Gathering storms across the Atlantic threaten a U.S. economy not yet recovered from the last recession. The September Economic Outlook from the Organisation for Economic Co-operation and Development (OECD) indicates that growth prospects have significantly dimmed for major industrialized economies (OECD 2011). Growth in the G-7 countries is expected to remain below 1% for the rest of the year, while the odds of a contraction are fifty-fifty.

The American business cycle in international context

Fluctuations in U.S. economic activity sometimes have an international component. The oil crises after OPEC’s oil embargo in 1973 and the Iranian revolution in 1979 engulfed a large portion of the global economy. Although financial crises in advanced economies are rare, they can leap continents and borders with tremendous facility, as we learned in 2008. It is tempting to think that such contagion is a modern phenomenon. However, using a data set spanning 140 years, Jordà, Schularick, and Taylor (2011) have identified five such financial crises. In each case, 9 to 10 countries out of a sample of 14 advanced economies were dragged into the financial maelstrom. Will the European sovereign debt crisis evolve into one of these events? If so, what would be the risks to the U.S. economy?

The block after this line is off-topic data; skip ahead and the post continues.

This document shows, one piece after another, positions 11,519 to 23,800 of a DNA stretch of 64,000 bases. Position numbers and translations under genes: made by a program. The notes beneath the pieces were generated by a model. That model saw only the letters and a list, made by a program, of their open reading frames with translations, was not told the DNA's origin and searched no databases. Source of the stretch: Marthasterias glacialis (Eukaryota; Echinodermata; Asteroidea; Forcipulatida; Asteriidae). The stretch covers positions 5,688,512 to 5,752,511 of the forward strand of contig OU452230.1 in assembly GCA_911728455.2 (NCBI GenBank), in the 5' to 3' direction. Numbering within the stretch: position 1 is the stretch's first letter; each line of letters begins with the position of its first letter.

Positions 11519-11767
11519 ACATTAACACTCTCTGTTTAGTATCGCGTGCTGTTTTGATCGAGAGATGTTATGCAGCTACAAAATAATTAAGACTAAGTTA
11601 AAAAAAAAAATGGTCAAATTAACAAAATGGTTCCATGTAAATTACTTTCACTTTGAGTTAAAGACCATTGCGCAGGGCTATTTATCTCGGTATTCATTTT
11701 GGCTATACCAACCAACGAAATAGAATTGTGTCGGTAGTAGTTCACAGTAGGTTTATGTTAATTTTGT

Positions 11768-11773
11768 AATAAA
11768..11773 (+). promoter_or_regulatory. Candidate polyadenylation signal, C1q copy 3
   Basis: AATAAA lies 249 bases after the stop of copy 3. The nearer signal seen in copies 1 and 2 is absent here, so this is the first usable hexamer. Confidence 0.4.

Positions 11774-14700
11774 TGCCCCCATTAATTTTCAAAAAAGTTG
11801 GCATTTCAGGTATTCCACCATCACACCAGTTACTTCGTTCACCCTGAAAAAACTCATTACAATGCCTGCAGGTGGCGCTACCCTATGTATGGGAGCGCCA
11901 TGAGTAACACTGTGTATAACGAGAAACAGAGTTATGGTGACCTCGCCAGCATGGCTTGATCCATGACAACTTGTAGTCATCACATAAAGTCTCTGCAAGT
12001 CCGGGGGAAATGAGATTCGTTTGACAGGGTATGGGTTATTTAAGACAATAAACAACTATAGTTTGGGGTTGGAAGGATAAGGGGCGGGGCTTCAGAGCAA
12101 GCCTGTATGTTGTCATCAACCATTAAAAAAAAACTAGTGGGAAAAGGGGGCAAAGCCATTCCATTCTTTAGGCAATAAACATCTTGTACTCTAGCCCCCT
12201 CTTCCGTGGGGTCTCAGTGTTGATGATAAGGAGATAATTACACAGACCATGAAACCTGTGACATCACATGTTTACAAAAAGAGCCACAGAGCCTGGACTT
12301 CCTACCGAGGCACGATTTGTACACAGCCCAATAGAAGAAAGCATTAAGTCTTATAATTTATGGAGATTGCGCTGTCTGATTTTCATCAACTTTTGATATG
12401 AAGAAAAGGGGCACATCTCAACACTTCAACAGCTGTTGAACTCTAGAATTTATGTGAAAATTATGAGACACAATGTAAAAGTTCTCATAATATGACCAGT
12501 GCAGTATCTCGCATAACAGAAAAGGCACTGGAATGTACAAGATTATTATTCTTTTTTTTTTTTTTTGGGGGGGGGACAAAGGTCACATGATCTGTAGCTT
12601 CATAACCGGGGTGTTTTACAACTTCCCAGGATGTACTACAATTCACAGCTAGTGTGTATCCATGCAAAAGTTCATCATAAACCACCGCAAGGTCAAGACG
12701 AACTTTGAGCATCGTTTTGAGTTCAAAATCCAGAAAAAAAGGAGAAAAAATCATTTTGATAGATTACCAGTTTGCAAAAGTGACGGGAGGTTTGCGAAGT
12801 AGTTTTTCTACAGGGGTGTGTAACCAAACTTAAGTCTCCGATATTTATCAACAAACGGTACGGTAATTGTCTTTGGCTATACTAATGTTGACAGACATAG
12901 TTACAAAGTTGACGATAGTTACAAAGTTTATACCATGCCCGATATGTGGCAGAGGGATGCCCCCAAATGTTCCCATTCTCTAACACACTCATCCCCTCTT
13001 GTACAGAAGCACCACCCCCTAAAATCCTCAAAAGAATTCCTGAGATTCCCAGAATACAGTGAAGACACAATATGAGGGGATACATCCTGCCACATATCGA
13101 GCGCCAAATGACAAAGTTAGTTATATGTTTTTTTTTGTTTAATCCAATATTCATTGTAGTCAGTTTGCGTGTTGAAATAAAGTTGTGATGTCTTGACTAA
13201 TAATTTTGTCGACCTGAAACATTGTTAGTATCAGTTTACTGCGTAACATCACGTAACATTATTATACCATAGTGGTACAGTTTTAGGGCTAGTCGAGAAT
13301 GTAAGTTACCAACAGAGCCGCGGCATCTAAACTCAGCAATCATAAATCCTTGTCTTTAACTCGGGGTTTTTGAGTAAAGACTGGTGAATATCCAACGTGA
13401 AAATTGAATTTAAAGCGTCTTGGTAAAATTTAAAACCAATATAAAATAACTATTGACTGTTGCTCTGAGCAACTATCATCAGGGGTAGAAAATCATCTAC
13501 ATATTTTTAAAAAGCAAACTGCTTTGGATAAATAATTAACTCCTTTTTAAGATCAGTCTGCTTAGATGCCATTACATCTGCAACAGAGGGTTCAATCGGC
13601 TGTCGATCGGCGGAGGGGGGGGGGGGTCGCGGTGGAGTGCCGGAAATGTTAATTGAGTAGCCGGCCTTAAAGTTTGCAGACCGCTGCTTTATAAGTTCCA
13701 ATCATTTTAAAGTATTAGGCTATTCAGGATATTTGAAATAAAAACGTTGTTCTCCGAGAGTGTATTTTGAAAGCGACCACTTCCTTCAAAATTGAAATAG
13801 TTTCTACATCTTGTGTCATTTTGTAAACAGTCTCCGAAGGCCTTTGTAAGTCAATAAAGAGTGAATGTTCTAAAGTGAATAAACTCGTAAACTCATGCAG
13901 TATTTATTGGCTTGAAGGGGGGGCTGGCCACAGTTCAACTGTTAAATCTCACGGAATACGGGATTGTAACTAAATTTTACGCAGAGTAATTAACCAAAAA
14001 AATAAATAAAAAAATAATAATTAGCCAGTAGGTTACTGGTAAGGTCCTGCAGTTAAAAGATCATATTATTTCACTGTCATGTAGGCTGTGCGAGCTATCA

Calculating recession odds due to domestic and external factors

Figure 2 shows our updated recession probability forecasts. The thin red line shows the LEI-based predictions we calculated in 2010, which run until 2012. The black dashed line shows the LEI-based predictions using data through August 2011 and extends until mid-2013. The dotted green line shows the predictions based on international CLI data released through July 2011. The thick blue line displays the odds of recession based on combining the lines based on domestic and international factors.

In the next few months, the odds of recession due to domestic factors appear reasonably contained. Those odds increase gradually and reach about 30% in the second half of 2012, after which they decline. However, the curve reflecting the international odds suggests more imminent danger to the economy, although this threat is harder to calibrate using historical data and only indirectly reflects the health of the European financial system. Recession odds based on international factors peak at about 45% toward the end of 2011, but decline rapidly thereafter.